For tax years beginning in 2011, the social security part of the self-employment tax decreases from 12.4% to 10.4%. The Medicare part of the tax remains at 2.9%. As a result, the self-employment tax is reduced from 15.3% to 13.3%. See chapter 12.
Maximum net earnings.(p2)
The maximum net self-employment earnings subject to the social security part (10.4%) of the self-employment tax remains $106,800 for 2011. There is no maximum limit on earnings subject to the Medicare part (2.9%). See chapter 12.
Social security and Medicare tax for 2011.(p2)
The employee tax rate for social security is 4.2%. The employer tax rate for social security remains unchanged at 6.2%. The Medicare tax rate is 1.45% each for employers and employees. See chapter 13.
Qualified employer's social security tax exemption expired.(p2)
The qualified employer's exemption for their share (6.2%) of social security tax on wages/tips paid to qualified employees expired on December 31, 2010. See chapter 13.
Advance payment of earned income credit (EIC).(p2)
The option of receiving advance payroll payments of EIC expired on December 31, 2010. Individuals eligible for EIC in 2011 can still claim the credit when they file their federal income tax return. See chapter 13.
Federal tax deposits must be made by electronic funds transfer.(p2)
Beginning January 1, 2011, you must use electronic funds transfer to make all federal tax deposits (such as deposits of employment tax, excise tax, and corporate income tax). Forms 8109 and 8109-B, Federal Tax Deposit Coupon, cannot be used after December 31, 2010. Generally, electronic funds transfers are made using the Electronic Federal Tax Payment System (EFTPS). See chapter 13.

What's New for 2012(p2)

Expiration of the special depreciation allowance for specified Gulf Opportunity (GO) Zone Extension property.(p2)
The special depreciation allowance will not apply to specified GO Zone Extension property placed in service after December 31, 2011. See chapter 7.
Maximum net earnings.(p2)
The maximum net self-employment earnings subject to the social security part of the self-employment tax for 2012 will be discussed in the 2011 Publication 334. The Medicare part of the tax remains at 2.9%. See chapter 12.
Social security and Medicare tax for 2012.(p2)
The employee and employer tax rates for social security and the maximum amount of wages subject to social security tax for 2012 will be discussed in the December 2011 revision of Publication 51 (Circular A). The Medicare tax rate is 1.45% each for employers and employees. There is no limit on the amount of wages subject to Medicare tax. See chapter 13.
The IRS has created a page on for information about Publication 225, at Information about any recent developments affecting Publication 225 will be posted on that page.


The following reminders and other items may help you file your tax return.

IRS e-file (Electronic Filing)

You can file your tax returns electronically using an IRS e-file option. The benefits of IRS e-file include faster refunds, increased accuracy, and acknowledgment of IRS receipt of your return. You can use one of the following IRS e-file options.
  • Use an authorized IRS e-file provider.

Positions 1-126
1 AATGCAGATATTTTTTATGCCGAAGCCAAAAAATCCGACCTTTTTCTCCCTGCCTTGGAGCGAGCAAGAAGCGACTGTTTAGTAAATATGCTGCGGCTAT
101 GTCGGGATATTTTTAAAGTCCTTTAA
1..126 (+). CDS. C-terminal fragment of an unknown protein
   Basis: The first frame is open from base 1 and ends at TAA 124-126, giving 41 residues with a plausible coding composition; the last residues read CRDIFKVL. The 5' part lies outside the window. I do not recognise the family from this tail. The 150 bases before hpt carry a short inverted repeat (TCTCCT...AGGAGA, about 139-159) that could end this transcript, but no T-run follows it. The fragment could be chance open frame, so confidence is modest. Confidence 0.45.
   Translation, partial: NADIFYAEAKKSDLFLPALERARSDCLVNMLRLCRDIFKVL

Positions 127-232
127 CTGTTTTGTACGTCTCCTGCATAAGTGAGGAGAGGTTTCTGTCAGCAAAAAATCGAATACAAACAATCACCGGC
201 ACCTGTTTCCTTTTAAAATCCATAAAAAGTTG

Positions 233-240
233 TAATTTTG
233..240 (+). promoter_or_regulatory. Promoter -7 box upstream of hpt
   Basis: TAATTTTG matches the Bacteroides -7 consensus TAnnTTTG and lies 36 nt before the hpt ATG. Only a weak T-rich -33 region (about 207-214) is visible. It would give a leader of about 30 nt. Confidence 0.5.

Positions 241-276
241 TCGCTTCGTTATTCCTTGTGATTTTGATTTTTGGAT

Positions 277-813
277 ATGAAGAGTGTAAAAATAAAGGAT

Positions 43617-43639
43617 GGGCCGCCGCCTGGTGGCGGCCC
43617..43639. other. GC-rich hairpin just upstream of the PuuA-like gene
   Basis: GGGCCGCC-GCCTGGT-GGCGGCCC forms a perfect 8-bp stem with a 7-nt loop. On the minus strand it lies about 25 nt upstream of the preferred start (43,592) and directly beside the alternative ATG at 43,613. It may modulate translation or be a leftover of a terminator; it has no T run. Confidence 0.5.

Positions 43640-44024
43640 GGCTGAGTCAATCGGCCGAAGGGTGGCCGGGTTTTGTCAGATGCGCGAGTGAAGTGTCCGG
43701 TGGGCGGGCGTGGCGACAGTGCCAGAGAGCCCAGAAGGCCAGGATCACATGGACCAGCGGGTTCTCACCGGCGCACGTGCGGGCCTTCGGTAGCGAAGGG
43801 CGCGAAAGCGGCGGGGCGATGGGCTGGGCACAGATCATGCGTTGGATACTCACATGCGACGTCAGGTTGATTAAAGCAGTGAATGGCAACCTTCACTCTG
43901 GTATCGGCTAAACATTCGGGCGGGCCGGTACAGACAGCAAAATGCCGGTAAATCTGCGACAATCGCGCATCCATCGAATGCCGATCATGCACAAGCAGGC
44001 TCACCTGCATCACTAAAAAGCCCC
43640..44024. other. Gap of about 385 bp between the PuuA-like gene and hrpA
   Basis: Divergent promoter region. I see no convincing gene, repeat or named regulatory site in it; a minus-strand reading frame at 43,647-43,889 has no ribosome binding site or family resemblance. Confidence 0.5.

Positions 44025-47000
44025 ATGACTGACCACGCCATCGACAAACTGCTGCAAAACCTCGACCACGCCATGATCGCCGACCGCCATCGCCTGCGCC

• Use a personal computer.
  • Visit a Volunteer Income Tax Assistance (VITA) or Tax Counseling for the Elderly (TCE) site.
For details on these fast filing methods, see your income tax package.
Principal agricultural activity codes.(p3)
You must enter on line B of Schedule F (Form 1040) a code that identifies your principal agricultural activity. It is important to use the correct code because this information will identify market segments of the public for IRS Taxpayer Education programs. The U.S. Census Bureau also uses this information for its economic census. See the list of Principal Agricultural Activity Codes on page 2 of Schedule F (Form 1040).
Publication on employer identification numbers (EIN).(p3)
Publication 1635, Understanding Your Employer Identification Number, provides general information on employer identification numbers. Topics include how to apply for an EIN and how to complete Form SS-4.
Change of address.(p3)
If you change your home address, you should use Form 8822, Change of Address, to notify the IRS. If you change your business address, you should use Form 8822-B, Change of Address — Business, to notify the IRS. Be sure to include your suite, room, or other unit number.
Reportable transactions.(p3)
You must file Form 8886, Reportable Transaction Disclosure Statement, to report certain transactions. You may have to pay a penalty if you are required to file Form 8886 but do not do so. Reportable transactions include (1) transactions the same as or substantially similar to tax avoidance transactions identified by the IRS, (2) transactions offered to you under conditions of confidentiality and for which you paid an advisor a minimum fee, (3) transactions for which you have or a related party has a right to a full or partial refund of fees if all or part of the intended tax consequences from the transaction are not sustained, (4) transactions that result in losses of at least $2 million in any single year or $4 million in any combination of years, and (5) transactions with asset holding periods of 45 days or less and that result in a tax credit of more than $250,000. For more information, see the Instructions for Form 8886.
Form W-4 for 2011.(p3)
You should make new Forms W-4 available to your employees and encourage them to check their income tax withholding for 2010. Those employees who owed a large amount of tax or received a large refund for 2010 may need to file a new Form W-4. See Publication 919, How Do I Adjust My Tax Withholding.
Form 1099-MISC.(p3)
Generally, file Form 1099-MISC if you pay at least $600 in rents, services, and other miscellaneous payments in your farming business to an individual (for example, an accountant, an attorney, or a veterinarian) who is not your employee.
Photographs of missing children.(p3)
The Internal Revenue Service is a proud partner with the National Center for Missing and Exploited Children. Photographs of missing children selected by the Center may appear in this publication on pages that would otherwise be blank. You can help bring these children home by looking at the photographs and calling 1-800-THE-LOST (1-800-843-5678) if you recognize a child.